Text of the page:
In nature, lipases catalyze hydrolysis of ester to give carboxylic acid by (A) nucleophilic attack of the active site serine to the ester carbonyl group to form acyl-enzyme intermediate, (B) which then suffers hydrolysis (Ghanem 2007; Adlercreutz 2013). Transesterification (alcoholysis of ester) by lipase is believed to proceed by the same mechanism, and interactions between the acylated enzyme active site and the alcohol, involved in the second event (e.g. B), influence the rate of the reaction. The only modest enantioselectivities and yields observed in Tables 1, 2 and 3 would be due to rather severe interactions caused by sterically demanding alcohol substrate 5.
With monoacetate 6 in hand, we continued the synthetic study toward 2-(hydroxymethyl)glutamic acid (HMG) (Scheme 2). The enantiomeric purity of 6 was first enhanced to 100 % ee by preparative chiral HPLC. The stereochemistry of 6 was expected to be clarified by comparison of the physical or chromatographic properties of our synthetic HMG with authentic specimens. Thus, RuO4-mediated oxidation (Oba et al. 2006) of alcohol 6 afforded carboxylic acid 8, which is the protected precursor for HMG. Finally, N-Boc-amino ester 8 was hydrolyzed in refluxing 6 M hydrochloric acid to give HMG·HCl (9) in 78 % yield (two steps). Optical rotation data [(α) D 24 + 7.1 (c 0.15, H2O)] indicated the (S) configuration (Aydillo et al. 2011). (S)-2-(Hydroxymethyl)glutamic acid hydrochloride (9) was thus synthesized in 12 % overall yield for eight steps starting from Tris·HCl.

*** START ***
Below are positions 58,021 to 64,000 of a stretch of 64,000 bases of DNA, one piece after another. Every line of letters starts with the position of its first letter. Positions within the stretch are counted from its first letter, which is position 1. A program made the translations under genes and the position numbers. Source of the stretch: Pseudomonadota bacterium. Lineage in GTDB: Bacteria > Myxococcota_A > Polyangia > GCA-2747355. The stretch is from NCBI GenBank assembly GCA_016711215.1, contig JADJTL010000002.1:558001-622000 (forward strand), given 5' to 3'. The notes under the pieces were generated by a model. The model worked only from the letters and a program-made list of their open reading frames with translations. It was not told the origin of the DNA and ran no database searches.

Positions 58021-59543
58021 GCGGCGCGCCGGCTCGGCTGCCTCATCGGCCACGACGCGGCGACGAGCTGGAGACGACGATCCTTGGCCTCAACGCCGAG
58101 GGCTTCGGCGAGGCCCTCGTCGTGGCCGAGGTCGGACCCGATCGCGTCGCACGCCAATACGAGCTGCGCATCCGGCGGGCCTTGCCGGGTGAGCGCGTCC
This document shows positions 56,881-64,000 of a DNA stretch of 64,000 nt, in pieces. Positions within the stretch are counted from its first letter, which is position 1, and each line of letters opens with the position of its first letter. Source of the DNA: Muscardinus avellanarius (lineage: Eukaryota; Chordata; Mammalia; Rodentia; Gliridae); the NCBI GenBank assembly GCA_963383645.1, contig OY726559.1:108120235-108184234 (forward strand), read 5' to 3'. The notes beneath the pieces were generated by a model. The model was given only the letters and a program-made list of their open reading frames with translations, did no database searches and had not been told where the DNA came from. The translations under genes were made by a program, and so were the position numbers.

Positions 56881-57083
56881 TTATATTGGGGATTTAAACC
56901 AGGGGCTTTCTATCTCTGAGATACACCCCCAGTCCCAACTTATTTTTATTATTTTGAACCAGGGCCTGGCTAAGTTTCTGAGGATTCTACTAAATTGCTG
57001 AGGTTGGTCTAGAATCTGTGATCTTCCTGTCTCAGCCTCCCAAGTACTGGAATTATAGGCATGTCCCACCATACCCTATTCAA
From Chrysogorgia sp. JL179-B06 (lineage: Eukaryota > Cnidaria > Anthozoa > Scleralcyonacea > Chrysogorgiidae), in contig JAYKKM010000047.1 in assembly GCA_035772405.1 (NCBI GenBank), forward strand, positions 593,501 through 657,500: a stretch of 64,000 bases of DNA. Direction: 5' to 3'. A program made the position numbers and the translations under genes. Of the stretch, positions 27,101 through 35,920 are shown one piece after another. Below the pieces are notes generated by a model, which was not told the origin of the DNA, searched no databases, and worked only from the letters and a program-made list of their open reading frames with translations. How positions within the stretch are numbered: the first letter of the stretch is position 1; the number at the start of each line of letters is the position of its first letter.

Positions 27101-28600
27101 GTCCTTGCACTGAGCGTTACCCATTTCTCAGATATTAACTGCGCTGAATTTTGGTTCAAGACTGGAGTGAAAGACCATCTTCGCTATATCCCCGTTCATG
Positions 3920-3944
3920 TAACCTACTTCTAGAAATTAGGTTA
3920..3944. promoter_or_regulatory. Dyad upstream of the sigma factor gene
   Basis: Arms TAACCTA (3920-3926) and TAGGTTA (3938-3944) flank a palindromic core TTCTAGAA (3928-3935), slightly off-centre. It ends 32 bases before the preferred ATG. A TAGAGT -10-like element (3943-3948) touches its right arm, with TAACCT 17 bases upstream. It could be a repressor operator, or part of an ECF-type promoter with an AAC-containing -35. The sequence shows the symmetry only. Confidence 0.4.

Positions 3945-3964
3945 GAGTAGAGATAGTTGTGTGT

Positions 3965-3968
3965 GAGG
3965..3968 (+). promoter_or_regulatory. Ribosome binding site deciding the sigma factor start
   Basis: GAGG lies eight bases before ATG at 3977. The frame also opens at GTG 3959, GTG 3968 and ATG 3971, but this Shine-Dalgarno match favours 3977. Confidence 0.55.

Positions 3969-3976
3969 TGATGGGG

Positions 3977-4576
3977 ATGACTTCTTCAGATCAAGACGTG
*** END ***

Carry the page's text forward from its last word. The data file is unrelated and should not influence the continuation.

In this paper, we demonstrated enantioselective synthesis of (S)-HMG (9) employing lipase-catalyzed asymmetric esterification of prochiral 1,3-diol 5. Overall yield was 12 % for total eight steps. As compared to the other shorter step syntheses of HMG (Zhang et al. 2001; Aydillo et al. 2011), our work is obviously not satisfactory (see Additional file 1 for summary for previous synthetic study of HMG). Nevertheless, we believe our present results are advantageous to provide the additional way to produce not only (S)-HMG but also the (R)-congener, since hydroxy groups of the intermediate 6 are orthogonally derivatized. Moreover, the present synthesis pathway is also applicable to other biologically important class of α,α-disubstituted amino acid such as dysibetaine (Sakai et al. 1999), sphingofungin E (Horn et al. 1992), and other related natural products. Works are in progress toward these compounds, and the results will be reported in due course.
central nervous system
high-performance liquid chromatography
- log P:
octanol–water partition coefficient
metabotropic glutamate receptor
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MO designed the research; HY and MO conducted the research and analyzed the data; HY and MO wrote the paper and approved the final manuscript. Both the authors read and approved the final manuscript.
Lipase TL was a generous gift from Meito Sangyo Co., Ltd., Japan. We thank Prof. Takeshi Sugai (Keio University, Japan) for invaluable discussions. This work was financially supported by a Grant-in-Aid for Scientific Research (26282216) from the Ministry of Education, Science, Sports, Culture and Technology, Japan.
The authors declare that they have no competing interests.